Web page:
Genotyping of Cryptosporidium parvum With Microsatellite Markers

Giovanni Widmer, Xiaochuan Feng, and Sultan Tanriverdi

1. Introduction

Recent outbreaks of cryptosporidiosis caused by Cryptosporidium parvum in the United States and other countries (1,2), as well as the emergence of cryptosporidiosis as a frequent cause of morbidity and mortality in immunodeficient individuals (3), have raised the interest of the research community in this parasite. The genus Cryptosporidium, phylum Apicomplexa, comprises an undefined number of species, of which only C. parvum is of public health concern. Cryptosporidiosis is contracted through the ingestion of oocysts, the stage of the parasite produced in large numbers by infected hosts. Because the oocysts are small, typically about 5 ^m in diameter, and lack species-specific morphological features, there is a need for molecular markers to distinguish between human-infectious C. parvum and other species that do not (or only infrequently) cause disease in humans. Genetic characterization of Cryptosporidium oocysts using restriction fragment length or sequence polymorphism has revealed host-associated genotypes, that are often referred to as species (4-6). In addition, C. parvum was found to include two genotypes, designated type 1 and type 2 (see Note 1). Type 1 is almost exclusively found in humans, whereas type 2 infects humans and various mammalian hosts (7-9). The frequent occurrence of Cryptosporidium oocysts in untreated surface water and the potential for contamination of drinking water (10,11) have emphasized the need for molecular markers to track the source of oocysts within a watershed or water distribution system, and to discriminate between oocysts infectious to humans and nonpathogenic species. Genetic markers are also needed to study the taxonomy of Cryptosporidium.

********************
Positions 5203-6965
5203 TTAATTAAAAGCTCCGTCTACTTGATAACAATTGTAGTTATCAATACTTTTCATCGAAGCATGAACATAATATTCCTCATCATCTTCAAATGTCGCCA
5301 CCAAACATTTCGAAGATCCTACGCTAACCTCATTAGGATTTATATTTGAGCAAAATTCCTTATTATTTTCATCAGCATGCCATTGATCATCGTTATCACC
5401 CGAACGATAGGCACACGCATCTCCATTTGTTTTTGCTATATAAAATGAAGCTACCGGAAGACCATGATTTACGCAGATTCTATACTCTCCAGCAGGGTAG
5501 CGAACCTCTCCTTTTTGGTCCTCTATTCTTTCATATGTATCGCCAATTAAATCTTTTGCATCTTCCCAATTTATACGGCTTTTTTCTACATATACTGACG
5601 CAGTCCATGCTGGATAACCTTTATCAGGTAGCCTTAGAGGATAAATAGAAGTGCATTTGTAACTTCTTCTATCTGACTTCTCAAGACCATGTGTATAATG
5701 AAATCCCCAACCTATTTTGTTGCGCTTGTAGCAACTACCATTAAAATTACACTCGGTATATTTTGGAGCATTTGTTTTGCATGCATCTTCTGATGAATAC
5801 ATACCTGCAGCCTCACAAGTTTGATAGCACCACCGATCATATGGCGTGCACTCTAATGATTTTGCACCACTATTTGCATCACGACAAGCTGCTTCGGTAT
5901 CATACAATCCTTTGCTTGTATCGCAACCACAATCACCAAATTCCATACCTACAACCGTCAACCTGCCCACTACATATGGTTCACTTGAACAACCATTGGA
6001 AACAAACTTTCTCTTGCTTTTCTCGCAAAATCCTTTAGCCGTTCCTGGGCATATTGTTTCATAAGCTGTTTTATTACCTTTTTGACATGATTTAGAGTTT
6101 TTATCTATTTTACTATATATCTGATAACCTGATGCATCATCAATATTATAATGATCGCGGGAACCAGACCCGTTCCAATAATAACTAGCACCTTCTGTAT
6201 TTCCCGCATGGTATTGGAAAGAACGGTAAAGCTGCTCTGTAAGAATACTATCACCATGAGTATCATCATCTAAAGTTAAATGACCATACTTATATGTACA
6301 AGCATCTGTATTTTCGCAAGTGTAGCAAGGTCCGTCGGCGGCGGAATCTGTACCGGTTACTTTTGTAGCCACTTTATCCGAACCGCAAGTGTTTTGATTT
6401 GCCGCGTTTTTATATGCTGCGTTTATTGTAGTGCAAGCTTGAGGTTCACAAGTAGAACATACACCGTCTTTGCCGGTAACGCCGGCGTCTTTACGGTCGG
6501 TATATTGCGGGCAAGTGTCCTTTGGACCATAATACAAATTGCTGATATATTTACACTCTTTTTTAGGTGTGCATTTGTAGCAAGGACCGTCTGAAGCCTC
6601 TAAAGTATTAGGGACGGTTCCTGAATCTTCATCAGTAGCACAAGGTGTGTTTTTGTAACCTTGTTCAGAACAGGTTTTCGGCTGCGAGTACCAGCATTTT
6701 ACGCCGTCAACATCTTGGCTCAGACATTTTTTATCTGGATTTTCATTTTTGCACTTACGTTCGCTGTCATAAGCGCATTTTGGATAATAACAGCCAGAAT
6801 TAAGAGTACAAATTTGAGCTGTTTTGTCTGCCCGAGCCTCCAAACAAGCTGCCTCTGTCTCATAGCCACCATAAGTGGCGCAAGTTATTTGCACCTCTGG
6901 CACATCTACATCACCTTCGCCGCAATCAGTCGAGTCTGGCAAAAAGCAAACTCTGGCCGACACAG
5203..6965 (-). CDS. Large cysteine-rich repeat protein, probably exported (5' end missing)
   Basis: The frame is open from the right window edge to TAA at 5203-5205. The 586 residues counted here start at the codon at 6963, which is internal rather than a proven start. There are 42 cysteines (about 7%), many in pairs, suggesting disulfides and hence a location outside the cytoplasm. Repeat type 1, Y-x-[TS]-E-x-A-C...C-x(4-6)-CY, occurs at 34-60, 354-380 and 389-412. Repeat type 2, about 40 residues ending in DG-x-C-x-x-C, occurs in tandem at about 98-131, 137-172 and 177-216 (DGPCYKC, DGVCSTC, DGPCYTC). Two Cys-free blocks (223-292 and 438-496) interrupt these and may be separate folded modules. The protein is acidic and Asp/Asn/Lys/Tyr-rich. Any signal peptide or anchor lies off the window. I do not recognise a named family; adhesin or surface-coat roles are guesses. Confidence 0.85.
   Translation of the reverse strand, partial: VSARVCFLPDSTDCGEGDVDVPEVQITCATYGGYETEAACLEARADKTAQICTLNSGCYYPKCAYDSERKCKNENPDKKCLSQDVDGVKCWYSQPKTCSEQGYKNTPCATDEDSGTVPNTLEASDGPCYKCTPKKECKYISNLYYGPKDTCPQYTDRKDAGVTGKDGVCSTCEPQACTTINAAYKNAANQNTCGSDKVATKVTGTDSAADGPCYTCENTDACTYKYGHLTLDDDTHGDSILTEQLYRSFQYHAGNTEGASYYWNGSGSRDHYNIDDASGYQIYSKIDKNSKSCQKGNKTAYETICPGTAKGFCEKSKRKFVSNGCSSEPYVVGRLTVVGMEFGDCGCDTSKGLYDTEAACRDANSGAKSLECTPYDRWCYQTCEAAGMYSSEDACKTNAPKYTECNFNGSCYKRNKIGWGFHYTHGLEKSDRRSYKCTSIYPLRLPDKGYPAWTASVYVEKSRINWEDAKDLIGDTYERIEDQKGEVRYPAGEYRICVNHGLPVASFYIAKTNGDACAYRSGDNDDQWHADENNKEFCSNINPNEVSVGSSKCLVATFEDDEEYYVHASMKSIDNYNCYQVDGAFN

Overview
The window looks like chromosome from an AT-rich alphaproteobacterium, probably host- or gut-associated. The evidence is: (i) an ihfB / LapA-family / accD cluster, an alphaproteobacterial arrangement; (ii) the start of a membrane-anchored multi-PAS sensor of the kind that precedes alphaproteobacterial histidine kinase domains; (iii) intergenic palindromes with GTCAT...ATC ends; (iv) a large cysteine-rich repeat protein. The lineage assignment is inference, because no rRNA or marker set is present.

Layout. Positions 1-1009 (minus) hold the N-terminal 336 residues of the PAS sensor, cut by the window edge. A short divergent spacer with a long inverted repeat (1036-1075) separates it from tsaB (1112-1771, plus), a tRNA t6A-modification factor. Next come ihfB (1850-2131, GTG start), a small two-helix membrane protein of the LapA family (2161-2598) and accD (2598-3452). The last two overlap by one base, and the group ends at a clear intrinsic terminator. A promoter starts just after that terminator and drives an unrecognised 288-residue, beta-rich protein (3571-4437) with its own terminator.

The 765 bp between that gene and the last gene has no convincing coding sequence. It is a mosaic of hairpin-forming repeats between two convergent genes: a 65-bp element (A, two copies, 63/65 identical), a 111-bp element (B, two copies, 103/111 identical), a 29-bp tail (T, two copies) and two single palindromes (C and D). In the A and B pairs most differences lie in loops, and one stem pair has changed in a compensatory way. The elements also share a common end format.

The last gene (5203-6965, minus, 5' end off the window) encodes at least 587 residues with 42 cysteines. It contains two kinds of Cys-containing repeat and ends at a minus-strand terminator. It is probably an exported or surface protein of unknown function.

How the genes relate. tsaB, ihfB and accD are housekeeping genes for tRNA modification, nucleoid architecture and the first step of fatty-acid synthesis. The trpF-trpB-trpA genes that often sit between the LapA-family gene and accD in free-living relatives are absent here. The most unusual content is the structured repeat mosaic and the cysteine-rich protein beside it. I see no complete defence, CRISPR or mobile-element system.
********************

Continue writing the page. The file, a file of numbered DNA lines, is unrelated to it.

Several laboratories have identified microsatellites in the genome of C. parvum and have investigated the level of polymorphism at these loci (12-15). For instance, 10 alleles of marker 5B12 have been found to date among C. parvum isolates from various geographical and host origins. Multilocus haplotypes based on such markers are suitable for discriminating individual isolates (see Note 2) of C. parvum.

From: Methods in Molecular Biology, vol. 268: Public Health Microbiology: Methods and Protocols Edited by: J. F. T. Spencer and A. L. Ragout de Spencer © Humana Press Inc., Totowa, NJ

In an attempt to develop rapid and cost-effective methods for typing isolates of C. parvum, we have pursued two methods, a traditional polymerase chain reaction (PCR) method followed by gel electrophoresis, and real-time PCR using SYBR Green I melting curve analysis for allele identification.

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